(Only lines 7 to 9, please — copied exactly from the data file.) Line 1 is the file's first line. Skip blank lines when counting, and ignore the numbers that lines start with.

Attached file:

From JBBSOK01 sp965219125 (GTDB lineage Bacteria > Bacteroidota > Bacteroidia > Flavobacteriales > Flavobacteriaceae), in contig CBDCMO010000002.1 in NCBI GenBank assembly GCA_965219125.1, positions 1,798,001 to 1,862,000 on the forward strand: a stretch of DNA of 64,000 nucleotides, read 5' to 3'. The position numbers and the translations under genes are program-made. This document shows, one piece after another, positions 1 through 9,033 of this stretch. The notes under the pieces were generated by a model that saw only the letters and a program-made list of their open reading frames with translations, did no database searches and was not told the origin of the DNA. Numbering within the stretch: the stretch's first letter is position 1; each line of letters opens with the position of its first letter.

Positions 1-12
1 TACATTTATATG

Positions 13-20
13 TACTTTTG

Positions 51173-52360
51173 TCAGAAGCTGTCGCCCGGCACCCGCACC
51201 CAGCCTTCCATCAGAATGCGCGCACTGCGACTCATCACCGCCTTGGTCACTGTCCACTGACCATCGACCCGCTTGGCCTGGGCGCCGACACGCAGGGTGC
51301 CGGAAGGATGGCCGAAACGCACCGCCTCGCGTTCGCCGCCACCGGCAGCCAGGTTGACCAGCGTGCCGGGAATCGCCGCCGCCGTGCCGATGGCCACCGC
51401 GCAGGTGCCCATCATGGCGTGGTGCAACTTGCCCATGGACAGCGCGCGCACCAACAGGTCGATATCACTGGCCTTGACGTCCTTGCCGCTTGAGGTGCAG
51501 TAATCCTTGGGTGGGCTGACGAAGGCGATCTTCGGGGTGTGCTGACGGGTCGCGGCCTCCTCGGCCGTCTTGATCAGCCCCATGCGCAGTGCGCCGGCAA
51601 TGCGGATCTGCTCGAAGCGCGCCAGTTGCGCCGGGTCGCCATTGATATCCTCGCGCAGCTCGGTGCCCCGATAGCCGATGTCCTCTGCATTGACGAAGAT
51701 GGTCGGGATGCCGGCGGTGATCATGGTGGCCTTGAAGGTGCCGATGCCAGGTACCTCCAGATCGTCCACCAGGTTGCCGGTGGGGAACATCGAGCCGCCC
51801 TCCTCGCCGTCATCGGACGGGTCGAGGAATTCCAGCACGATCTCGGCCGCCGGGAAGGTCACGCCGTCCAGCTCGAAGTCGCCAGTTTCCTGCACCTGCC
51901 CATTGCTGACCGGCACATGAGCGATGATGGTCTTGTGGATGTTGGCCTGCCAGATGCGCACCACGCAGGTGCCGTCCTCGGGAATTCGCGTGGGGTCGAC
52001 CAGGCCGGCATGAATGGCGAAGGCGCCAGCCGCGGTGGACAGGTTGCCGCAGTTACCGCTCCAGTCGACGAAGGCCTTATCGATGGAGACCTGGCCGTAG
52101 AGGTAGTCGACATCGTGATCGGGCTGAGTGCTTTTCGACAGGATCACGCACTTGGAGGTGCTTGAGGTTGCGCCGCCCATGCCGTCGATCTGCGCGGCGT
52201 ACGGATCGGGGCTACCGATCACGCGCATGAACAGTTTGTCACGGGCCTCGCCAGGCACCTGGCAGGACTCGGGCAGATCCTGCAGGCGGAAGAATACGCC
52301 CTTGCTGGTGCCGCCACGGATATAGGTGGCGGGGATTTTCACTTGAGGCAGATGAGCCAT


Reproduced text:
51173 TCAGAAGCTGTCGCCCGGCACCCGCACC
51201 CAGCCTTCCATCAGAATGCGCGCACTGCGACTCATCACCGCCTTGGTCACTGTCCACTGACCATCGACCCGCTTGGCCTGGGCGCCGACACGCAGGGTGC
51301 CGGAAGGATGGCCGAAACGCACCGCCTCGCGTTCGCCGCCACCGGCAGCCAGGTTGACCAGCGTGCCGGGAATCGCCGCCGCCGTGCCGATGGCCACCGC